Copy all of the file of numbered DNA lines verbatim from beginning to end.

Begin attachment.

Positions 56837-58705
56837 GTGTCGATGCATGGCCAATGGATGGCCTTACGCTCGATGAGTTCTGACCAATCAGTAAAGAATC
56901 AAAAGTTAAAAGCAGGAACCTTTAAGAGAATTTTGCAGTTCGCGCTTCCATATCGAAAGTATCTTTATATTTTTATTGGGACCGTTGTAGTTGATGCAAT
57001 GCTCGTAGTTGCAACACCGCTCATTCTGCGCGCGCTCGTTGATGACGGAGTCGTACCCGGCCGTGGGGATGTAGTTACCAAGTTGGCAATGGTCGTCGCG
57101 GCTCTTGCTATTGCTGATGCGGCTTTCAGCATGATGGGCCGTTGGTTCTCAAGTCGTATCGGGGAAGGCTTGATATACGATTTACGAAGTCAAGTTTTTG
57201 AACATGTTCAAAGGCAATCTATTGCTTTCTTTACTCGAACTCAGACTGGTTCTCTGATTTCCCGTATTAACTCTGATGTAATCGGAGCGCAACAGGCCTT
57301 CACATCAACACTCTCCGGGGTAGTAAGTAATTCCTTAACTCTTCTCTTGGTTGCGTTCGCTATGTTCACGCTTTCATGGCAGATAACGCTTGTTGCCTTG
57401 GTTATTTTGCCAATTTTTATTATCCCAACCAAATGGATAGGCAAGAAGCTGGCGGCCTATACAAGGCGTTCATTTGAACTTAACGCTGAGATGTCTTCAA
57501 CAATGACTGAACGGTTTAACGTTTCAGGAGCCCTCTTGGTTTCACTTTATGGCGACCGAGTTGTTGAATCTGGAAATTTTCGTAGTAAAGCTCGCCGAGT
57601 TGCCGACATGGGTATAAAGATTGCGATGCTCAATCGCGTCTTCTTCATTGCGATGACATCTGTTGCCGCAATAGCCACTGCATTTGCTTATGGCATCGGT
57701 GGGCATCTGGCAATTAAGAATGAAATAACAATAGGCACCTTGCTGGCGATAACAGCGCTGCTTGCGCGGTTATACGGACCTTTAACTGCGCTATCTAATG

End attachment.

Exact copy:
Positions 56837-58705
56837 GTGTCGATGCATGGCCAATGGATGGCCTTACGCTCGATGAGTTCTGACCAATCAGTAAAGAATC
56901 AAAAGTTAAAAGCAGGAACCTTTAAGAGAATTTTGCAGTTCGCGCTTCCATATCGAAAGTATCTTTATATTTTTATTGGGACCGTTGTAGTTGATGCAAT
57001 GCTCGTAGTTGCAACACCGCTCATTCTGCGCGCGCTCGTTGATGACGGAGTCGTACCCGGCCGTGGGGATGTAGTTACCAAGTTGGCAATGGTCGTCGCG
57101 GCTCTTGCTATTGCTGATGCGGCTTTCAGCATGATGGGCCGTTGGTTCTCAAGTCGTATCGGGGAAGGCTTGATATACGATTTACGAAGTCAAGTTTTTG
57201 AACATGTTCAAAGGCAATCTATTGCTTTCTTTACTCGAACTCAGACTGGTTCTCTGATTTCCCGTATTAACTCTGATGTAATCGGAGCGCAACAGGCCTT
57301 CACATCAACACTCTCCGGGGTAGTAAGTAATTCCTTAACTCTTCTCTTGGTTGCGTTCGCTATGTTCACGCTTTCATGGCAGATAACGCTTGTTGCCTTG
57401 GTTATTTTGCCAATTTTTATTATCCCAACCAAATGGATAGGCAAGAAGCTGGCGGCCTATACAAGGCGTTCATTTGAACTTAACGCTGAGATGTCTTCAA
57501 CAATGACTGAACGGTTTAACGTTTCAGGAGCCCTCTTGGTTTCACTTTATGGCGACCGAGTTGTTGAATCTGGAAATTTTCGTAGTAAAGCTCGCCGAGT
57601 TGCCGACATGGGTATAAAGATTGCGATGCTCAATCGCGTCTTCTTCATTGCGATGACATCTGTTGCCGCAATAGCCACTGCATTTGCTTATGGCATCGGT
57701 GGGCATCTGGCAATTAAGAATGAAATAACAATAGGCACCTTGCTGGCGATAACAGCGCTGCTTGCGCGGTTATACGGACCTTTAACTGCGCTATCTAATG